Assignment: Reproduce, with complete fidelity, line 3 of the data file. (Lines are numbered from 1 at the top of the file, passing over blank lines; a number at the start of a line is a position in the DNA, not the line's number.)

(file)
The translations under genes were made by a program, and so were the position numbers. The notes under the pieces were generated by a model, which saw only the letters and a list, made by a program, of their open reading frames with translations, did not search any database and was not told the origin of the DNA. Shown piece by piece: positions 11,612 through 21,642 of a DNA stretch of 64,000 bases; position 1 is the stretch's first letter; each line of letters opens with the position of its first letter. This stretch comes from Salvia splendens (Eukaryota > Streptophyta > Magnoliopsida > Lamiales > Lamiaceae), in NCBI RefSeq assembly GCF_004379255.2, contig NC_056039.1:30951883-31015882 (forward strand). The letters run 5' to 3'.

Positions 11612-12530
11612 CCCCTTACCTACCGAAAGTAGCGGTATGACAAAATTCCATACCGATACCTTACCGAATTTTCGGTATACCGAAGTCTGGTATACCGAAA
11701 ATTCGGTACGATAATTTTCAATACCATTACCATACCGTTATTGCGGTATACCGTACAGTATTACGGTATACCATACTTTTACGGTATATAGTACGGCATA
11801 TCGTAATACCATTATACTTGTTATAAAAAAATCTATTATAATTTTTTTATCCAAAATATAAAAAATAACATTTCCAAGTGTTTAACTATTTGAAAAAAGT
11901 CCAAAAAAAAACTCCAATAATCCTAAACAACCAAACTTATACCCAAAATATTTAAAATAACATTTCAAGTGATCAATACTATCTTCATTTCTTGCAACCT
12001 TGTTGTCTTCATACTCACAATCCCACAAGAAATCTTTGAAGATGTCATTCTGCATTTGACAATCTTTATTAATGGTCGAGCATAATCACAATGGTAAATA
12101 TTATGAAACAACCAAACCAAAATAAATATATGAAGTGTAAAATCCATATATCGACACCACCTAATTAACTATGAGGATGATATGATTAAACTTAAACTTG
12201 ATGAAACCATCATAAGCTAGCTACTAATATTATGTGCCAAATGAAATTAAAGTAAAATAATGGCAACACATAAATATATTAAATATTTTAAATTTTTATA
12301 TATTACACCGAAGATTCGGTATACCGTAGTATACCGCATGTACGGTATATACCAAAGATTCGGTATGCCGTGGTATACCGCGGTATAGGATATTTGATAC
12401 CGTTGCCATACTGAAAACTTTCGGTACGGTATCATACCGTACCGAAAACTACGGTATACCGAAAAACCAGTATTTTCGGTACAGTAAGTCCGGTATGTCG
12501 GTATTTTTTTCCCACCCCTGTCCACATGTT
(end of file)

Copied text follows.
11612 CCCCTTACCTACCGAAAGTAGCGGTATGACAAAATTCCATACCGATACCTTACCGAATTTTCGGTATACCGAAGTCTGGTATACCGAAA